Can you say no to treats?
Do you remember when you were small – you might have got a small sweet treat on Sunday? Today, our children eat ‘treat’ foods every day, if not several times a day.
Between breakfast and bedtime, Irish children are consuming vast quantities of nutritionally poor foods, the so-called ’empty calories’ foods and it’s ruining their health.
And safefood says they are paying the price – the obesity timebomb is no longer ticking, it has exploded with one in four schoolchildren now obsese. Ireland’s only dedicated childhood obesity treatment programme, at Temple Street Children’s Hospital in Dublin, had a 400% increase in just one year in referrals of children under five years of age.
So what can parents do?
Well, safefood suggests saying ‘No’. A new campaign, #Lets Say No, aims to cut the 16kgs of treat foods per year that children eat. This is the equivalent of 140 small chocolate bars, 105 tubes of sweets, 36 packets of jam filled biscuits and 118 bags of crisps and doesn’t include foods like ice cream, cakes, pastries, buns and puddings that a child would typically eat as well.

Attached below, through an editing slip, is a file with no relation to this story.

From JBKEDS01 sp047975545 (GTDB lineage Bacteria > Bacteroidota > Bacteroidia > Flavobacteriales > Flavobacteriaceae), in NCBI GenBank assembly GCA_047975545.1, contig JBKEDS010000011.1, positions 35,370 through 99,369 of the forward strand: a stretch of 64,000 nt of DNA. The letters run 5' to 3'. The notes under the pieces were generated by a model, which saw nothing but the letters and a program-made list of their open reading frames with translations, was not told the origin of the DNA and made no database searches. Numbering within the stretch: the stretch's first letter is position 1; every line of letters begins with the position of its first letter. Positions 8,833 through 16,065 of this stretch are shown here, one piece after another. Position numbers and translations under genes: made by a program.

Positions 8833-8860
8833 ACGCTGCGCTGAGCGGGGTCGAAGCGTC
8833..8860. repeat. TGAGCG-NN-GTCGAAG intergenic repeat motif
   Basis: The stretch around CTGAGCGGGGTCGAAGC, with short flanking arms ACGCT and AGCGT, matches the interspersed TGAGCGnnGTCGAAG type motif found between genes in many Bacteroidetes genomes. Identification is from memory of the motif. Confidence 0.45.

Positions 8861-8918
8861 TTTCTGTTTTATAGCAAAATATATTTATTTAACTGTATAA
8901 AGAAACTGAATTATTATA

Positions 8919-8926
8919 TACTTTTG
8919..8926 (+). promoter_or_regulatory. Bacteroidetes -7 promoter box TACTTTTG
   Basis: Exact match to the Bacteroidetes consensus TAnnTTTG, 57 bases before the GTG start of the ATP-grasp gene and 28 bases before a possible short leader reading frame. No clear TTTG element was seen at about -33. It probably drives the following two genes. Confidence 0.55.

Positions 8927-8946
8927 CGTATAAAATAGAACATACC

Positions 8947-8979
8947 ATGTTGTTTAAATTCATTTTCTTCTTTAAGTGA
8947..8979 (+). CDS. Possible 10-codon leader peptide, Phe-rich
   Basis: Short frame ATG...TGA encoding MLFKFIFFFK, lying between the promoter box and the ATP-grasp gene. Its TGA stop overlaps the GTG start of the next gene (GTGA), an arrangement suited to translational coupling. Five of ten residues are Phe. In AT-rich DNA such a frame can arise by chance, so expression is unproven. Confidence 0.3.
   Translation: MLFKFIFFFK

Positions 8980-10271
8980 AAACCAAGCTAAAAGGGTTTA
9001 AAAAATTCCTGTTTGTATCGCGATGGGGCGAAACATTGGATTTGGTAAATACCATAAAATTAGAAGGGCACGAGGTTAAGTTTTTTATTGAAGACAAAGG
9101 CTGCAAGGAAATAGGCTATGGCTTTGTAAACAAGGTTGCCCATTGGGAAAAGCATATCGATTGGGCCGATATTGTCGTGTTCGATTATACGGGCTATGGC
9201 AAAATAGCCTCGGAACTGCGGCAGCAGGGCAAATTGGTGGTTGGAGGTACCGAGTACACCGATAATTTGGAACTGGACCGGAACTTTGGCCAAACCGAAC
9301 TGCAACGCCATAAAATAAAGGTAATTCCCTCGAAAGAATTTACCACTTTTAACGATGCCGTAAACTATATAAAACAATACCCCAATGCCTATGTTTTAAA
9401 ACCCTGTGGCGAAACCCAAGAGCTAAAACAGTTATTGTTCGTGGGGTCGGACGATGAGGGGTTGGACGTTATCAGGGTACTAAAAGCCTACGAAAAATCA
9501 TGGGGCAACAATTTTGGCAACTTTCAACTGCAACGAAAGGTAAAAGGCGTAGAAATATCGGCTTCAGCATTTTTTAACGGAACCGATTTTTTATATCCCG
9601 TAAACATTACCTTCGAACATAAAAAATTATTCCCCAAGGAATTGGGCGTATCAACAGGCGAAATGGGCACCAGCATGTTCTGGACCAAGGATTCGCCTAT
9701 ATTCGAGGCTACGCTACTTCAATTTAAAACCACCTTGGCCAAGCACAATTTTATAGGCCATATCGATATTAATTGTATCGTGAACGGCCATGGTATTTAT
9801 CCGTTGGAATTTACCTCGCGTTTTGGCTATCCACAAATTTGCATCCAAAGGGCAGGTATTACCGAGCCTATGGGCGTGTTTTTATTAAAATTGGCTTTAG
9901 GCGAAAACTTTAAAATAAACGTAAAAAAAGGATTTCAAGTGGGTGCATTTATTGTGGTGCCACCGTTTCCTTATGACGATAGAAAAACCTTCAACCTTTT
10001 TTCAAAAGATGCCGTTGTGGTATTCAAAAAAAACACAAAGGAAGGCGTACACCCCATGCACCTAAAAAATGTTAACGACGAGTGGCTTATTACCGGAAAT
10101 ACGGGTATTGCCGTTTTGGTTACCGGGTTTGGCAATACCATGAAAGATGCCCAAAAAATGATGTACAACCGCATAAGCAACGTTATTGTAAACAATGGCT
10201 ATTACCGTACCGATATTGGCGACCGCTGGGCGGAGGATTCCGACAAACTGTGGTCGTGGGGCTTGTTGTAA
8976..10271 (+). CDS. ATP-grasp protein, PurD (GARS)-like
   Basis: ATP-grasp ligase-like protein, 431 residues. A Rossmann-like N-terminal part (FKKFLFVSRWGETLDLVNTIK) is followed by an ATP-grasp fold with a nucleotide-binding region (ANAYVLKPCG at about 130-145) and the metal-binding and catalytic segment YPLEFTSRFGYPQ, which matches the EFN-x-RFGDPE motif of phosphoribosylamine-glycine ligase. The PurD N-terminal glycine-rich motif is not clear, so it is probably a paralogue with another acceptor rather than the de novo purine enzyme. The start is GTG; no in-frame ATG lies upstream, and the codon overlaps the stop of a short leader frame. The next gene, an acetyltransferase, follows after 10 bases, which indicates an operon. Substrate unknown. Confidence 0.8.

Parents need to take charge and reduce the amount of unhealthy foods coming into the house, say the experts at safefood.
So how to start? Here are some top tips…
1. Start gradually and don’t make too many strict rules at once. Cut down on treat foods, but don’t ban them as this only makes them more appealing
2. Avoid having fatty and sugary snack foods or drinks freely available
3. Say no in the supermarket – If they’re not in the house, they can’t be eaten
4. Practise what you preach. Children are more likely to learn from how you behave rather than from what you tell them. If your child sees you eating an apple as a snack and enjoying it, they will be tempted to try one
You can get further information on the #Lets Say No campaign from safefood